A Cursory History of Swearing
by Julian Sharman
Published in 1884
Thibault’s Score: 2/5
I decided to read this book as part of my recent interest in the pursuit of linguistics.
The first chapter was unpleasant to read, however the book gets better after chapter 2.
The writing style of this book is metaphorical, dense, and unclear. I found the language to be dated and sometimes difficult to read. Instead of simple sentences that convey meaning, the author waxes poetic, and writes long incomprehensible flourishes.
I found the book to be unscientific and rife with all of the prejudices of the Victorian age. The author makes broad assertions without evidence such as “the more swearing that there is in a society, the less truth there is.”
That being said, there were some tidbits of gold. For example, the author, in the second chapter, observes that in many languages oaths eventually turned into swear words. Interestingly enough, the word “swear” can both mean “to say things which are rude” and “to pledge.”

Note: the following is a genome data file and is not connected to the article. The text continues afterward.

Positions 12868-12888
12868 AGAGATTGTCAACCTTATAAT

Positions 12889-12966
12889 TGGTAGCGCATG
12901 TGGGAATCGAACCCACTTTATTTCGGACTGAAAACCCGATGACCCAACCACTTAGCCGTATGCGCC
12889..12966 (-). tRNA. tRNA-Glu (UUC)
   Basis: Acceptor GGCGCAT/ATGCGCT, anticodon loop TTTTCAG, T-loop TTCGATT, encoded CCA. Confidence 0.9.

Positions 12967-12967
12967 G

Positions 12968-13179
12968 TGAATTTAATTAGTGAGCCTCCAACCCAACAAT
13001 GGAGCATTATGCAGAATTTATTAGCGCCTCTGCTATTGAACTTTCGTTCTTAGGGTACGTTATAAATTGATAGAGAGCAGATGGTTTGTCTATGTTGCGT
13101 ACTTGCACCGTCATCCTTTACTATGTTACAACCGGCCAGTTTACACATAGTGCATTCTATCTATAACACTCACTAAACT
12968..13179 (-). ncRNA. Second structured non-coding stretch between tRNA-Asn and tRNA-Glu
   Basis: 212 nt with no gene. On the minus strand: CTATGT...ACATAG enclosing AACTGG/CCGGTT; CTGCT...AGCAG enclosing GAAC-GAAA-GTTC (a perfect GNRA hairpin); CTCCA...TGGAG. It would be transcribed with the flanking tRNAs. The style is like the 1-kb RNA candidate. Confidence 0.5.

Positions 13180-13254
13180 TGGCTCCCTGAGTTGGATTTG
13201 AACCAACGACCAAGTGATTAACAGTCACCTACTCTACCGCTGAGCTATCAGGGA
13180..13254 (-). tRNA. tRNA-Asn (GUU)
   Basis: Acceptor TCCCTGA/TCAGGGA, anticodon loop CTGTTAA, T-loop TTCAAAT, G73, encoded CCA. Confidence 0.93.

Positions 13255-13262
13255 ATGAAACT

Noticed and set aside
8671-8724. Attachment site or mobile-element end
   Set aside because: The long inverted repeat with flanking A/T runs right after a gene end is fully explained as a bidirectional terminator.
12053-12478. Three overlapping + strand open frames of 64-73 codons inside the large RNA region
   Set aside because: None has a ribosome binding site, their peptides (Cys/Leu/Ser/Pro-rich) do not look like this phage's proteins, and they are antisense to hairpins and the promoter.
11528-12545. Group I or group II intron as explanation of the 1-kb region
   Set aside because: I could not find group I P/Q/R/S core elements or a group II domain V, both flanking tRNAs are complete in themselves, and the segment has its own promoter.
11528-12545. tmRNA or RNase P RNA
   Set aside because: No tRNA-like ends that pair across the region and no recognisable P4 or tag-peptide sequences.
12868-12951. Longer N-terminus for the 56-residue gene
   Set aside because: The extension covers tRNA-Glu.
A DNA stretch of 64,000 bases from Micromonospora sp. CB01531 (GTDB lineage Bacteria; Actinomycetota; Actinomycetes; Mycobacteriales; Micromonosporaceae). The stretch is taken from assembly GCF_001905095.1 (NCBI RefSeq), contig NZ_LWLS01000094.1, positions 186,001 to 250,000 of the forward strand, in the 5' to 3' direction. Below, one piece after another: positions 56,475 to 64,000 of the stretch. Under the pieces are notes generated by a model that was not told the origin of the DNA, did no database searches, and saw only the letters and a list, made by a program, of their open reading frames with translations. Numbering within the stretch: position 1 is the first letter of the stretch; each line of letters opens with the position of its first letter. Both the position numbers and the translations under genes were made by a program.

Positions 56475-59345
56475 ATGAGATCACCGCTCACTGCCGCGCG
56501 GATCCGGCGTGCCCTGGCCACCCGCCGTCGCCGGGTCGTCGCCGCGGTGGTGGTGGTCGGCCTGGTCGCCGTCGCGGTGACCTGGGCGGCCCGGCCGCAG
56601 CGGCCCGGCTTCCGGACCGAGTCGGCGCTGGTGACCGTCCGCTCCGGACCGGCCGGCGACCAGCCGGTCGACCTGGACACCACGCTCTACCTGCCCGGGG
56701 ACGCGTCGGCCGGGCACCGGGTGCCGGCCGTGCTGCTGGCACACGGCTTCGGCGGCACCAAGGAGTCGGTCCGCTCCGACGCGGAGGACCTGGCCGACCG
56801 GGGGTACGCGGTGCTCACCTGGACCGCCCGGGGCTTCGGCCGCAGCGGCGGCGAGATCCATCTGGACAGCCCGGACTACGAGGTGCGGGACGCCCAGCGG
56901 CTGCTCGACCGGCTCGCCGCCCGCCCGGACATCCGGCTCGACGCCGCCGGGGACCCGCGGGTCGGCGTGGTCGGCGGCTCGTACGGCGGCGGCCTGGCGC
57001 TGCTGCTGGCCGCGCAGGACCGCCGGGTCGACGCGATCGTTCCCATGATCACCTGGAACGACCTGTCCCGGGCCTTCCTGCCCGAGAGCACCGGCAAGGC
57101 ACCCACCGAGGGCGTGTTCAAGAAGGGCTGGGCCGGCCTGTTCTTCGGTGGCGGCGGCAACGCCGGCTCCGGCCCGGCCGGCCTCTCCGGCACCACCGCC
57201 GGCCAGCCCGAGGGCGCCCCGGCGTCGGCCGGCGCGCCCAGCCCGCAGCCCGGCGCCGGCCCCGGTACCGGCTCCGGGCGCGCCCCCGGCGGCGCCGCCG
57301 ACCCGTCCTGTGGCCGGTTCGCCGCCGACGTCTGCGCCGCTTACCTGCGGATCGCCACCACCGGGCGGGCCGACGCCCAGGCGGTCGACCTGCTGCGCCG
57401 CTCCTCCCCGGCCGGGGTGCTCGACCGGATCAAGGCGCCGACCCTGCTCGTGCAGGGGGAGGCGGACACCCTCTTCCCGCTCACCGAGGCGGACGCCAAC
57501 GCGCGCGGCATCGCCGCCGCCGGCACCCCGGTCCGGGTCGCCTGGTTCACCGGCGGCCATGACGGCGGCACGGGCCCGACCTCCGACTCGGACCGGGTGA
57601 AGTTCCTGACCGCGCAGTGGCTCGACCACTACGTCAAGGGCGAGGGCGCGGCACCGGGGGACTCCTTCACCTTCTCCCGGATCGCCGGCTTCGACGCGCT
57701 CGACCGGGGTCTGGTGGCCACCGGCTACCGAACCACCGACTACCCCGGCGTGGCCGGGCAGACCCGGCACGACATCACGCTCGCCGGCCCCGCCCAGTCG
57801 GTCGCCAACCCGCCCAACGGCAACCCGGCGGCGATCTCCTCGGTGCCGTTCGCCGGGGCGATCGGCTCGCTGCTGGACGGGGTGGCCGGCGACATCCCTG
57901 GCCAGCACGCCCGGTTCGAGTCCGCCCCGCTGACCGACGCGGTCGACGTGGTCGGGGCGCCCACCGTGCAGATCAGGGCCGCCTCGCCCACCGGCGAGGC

I also learned a lot of etymological factoids. The French word “sacre bleu” came from the old expression “sacre dieu" which means “bless God.”
Overall, I didn’t really like the book, and only finished the first 5 chapters, because it was too unscientific. However, I may be biased against the book because I was listening to a poorly produced Librivox audiobook.
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